Parashat Noach raises the following question: Why did G-d wipe out all of the beasts, birds, and crawling things in the flood? If man sinned, why should the animals suffer? Rashi explains: "The entire creation is for man, and when man is wiped out, who needs all these?" That is, the purpose of the creation is not simply to exist, but rather to actualize the destiny of the Creation. The moment there is no purpose (which is the case after G-d wiped out man, for whom the world was created), then the animals must perish since there is no longer a reason for their existence. Here, too, the moment the deeds of man prove that there is no longer a possibility for him to fulfill his destiny, his existence is no longer necessary, and he perishes.But we are still left wondering: All that creation, just for annihilation? All those generations before the flood (a span of 1654 years) were for nothing?
The answer is no. Harsh though this verses may be, a verse appears at the very end of Bereshit which turns everything around: "But Noach found grace in the eyes of G-d". And while this lonely verse may appear to be only a small comfort to a world gone astray, the truth is that this one verse is everything. Even if we are speaking about one individual â€“ he is the one who counts. Noach is the justification for the world's continued existence.
G-d created the world for the sake of those who will eventually fulfill the world's destiny, and He is not deterred by the possibility that there may be just a very few out there who may be willing. What really counts is that small ray of light that sometimes is not paid much attention to, but illuminates the world with the light of the world's true destiny.
For 120 years, Noah fulfilled G-d's commandment and built the ark, all the while warning the people in his generation about the impending flood. When the people would pass by his house and ask what he was doing, he would reply, "The Almighty said that He is bringing a flood upon the world". The people reacted with vicious mockery. (Bereishit Raba 30:7)
The question that can be asked is the following: For 120 years Noach warned of the flood. And what came out of it? At first glance absolutely nothing! In the end, the flood wiped out the entire world, except for whom? Except for Noach and his family. Not even one person was convinced to do "teshuva". Not even one! Noach's "life endeavor"of 120 years was a waste of time. Or was it?
The story of Noach provides us with a concrete illustration as to what the true role of the chastising prophet is. Certainly the major goal of the warnings and admonishment are to direct the people onto the proper path, in the hope that they will do "teshuva" immediately. But in contrast as to what one might think, if the prophet does not succeed in bringing the people to "teshuva", this does not necessarily mean that he failed! A deeper look will reveal that the rebuke in itself has value. If we look at the prophets of Israel, we will notice an amazing fact: Generally speaking, they were a dismal failure. It seemed as if they influenced no one. The people were not interested in hearing them, and did not change their evil ways. Does this mean that there was no value in the warnings of the prophets? Of course not. After all, the words of the prophets are inscribed forever in our holy Tanach.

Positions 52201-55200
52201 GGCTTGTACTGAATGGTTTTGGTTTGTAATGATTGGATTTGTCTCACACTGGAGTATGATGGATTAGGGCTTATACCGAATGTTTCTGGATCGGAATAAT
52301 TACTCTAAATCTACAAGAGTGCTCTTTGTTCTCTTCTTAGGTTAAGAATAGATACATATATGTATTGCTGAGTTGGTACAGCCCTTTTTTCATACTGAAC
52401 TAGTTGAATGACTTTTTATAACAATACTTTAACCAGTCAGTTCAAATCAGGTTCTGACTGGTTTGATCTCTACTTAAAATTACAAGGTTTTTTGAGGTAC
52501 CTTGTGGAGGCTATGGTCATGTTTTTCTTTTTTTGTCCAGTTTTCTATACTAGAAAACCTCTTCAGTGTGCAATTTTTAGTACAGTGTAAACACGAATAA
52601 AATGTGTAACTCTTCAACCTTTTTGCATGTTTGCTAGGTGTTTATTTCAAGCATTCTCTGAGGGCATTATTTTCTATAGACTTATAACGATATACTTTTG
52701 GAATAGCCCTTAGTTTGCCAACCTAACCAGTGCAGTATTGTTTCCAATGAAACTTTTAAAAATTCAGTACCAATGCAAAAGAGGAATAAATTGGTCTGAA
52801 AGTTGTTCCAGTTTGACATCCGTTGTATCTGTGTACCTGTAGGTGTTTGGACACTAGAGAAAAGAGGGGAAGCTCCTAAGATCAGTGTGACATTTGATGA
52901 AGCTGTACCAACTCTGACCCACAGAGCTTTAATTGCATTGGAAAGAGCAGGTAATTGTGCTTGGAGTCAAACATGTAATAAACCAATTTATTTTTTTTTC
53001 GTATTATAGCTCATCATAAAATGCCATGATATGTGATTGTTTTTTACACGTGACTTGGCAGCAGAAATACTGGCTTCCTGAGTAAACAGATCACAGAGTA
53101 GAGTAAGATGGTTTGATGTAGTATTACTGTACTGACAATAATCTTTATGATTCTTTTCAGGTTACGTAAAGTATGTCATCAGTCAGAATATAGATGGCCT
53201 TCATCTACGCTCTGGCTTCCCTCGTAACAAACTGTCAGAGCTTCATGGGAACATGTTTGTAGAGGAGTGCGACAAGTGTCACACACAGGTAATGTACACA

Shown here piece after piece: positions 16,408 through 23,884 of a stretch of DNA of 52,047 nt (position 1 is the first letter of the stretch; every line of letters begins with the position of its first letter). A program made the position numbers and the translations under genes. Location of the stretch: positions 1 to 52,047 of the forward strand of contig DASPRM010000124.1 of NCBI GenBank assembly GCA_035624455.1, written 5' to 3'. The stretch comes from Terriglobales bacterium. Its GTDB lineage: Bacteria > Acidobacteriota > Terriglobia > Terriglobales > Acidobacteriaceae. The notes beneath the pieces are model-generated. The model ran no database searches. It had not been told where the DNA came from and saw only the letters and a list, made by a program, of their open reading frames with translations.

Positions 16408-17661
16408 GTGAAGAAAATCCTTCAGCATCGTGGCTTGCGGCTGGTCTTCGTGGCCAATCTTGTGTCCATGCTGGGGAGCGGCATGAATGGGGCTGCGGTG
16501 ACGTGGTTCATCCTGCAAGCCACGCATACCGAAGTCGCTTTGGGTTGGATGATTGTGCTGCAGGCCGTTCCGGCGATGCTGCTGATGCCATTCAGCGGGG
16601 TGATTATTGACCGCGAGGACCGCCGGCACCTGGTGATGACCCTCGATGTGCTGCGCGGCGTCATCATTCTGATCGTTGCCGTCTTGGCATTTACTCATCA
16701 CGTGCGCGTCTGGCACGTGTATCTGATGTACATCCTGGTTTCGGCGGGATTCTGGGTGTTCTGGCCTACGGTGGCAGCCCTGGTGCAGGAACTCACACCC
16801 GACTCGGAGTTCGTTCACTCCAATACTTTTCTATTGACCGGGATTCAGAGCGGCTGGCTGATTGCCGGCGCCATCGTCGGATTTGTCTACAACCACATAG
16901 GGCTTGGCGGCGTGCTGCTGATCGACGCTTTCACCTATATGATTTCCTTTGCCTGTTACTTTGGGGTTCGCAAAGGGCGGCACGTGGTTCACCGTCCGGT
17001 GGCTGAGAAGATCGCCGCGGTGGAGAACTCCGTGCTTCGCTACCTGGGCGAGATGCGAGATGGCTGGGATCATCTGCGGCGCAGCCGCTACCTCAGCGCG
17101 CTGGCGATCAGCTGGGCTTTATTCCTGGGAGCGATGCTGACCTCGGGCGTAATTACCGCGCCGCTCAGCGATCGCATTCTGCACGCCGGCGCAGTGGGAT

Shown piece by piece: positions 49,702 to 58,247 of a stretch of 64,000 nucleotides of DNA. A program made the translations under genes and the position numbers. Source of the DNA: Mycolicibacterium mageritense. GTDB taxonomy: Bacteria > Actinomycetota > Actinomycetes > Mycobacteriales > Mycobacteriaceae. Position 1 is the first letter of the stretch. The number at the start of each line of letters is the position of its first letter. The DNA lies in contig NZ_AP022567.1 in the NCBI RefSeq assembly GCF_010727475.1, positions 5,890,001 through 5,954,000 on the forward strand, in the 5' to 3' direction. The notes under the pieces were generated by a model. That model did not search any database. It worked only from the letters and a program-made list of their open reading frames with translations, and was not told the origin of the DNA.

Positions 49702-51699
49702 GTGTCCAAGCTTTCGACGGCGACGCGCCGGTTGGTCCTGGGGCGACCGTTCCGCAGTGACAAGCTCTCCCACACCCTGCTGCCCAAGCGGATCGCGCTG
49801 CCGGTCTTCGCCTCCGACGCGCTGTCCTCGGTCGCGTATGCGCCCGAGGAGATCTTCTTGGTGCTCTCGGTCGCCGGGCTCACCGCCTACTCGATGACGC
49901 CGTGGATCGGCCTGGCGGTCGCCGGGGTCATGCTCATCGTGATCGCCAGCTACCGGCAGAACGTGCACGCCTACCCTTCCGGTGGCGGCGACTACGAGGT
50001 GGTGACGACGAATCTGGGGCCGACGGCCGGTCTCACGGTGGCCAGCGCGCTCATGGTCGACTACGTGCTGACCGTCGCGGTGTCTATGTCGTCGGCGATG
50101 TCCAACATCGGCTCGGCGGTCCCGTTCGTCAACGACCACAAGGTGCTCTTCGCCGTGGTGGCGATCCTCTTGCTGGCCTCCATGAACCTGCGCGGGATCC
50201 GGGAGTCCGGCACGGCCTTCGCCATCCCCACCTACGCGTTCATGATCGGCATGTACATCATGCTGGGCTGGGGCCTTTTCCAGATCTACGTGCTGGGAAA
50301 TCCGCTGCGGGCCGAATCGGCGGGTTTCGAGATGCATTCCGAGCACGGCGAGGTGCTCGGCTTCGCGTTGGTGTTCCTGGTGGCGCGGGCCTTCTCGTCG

The answer to this question van be found in G-d's answer to Ezekiel when He appoints him as a prophet (chapter 2) "And He said to me, Son of man, I sent thee to the children of Israel...that have rebelled against me...and you shall say to them, Thus says the Lord G-d. And they, whether they will hear, or whether they will refuse to hear, (for they are a rebellious house), so that they shall know that there has been a prophet amongst them ". And afterwards (3:7): "But the house of Israel will not hearken to you..." Can this be? If G-d knows that they will not listen, why send Ezekiel out and put him through such humiliation and abuse? And so a new concept is learned here. The saying of truth has value, even if it has no apparent influence at that particular moment. What is the value? "So that they shall know that there has been a prophet amongst them". Even if immediate results are not seen, the value of the warnings are that they manifest the bringing in of G-d's word into the world. The prophet who expresses G-d's truth in giving expression to G-d's actual presence in this world. It is showing us that the world is not "hefker" (chaos). There is justice in the world. By so doing, the prophet in essence sanctifies G-d's name.
(Compiled by Tzipora Liron-Pinner from "The writings of Rav Binyamin Ze'ev Kahane" HY"D - end of commentary on Parashat Bereshit and commentary on Parashat Noach)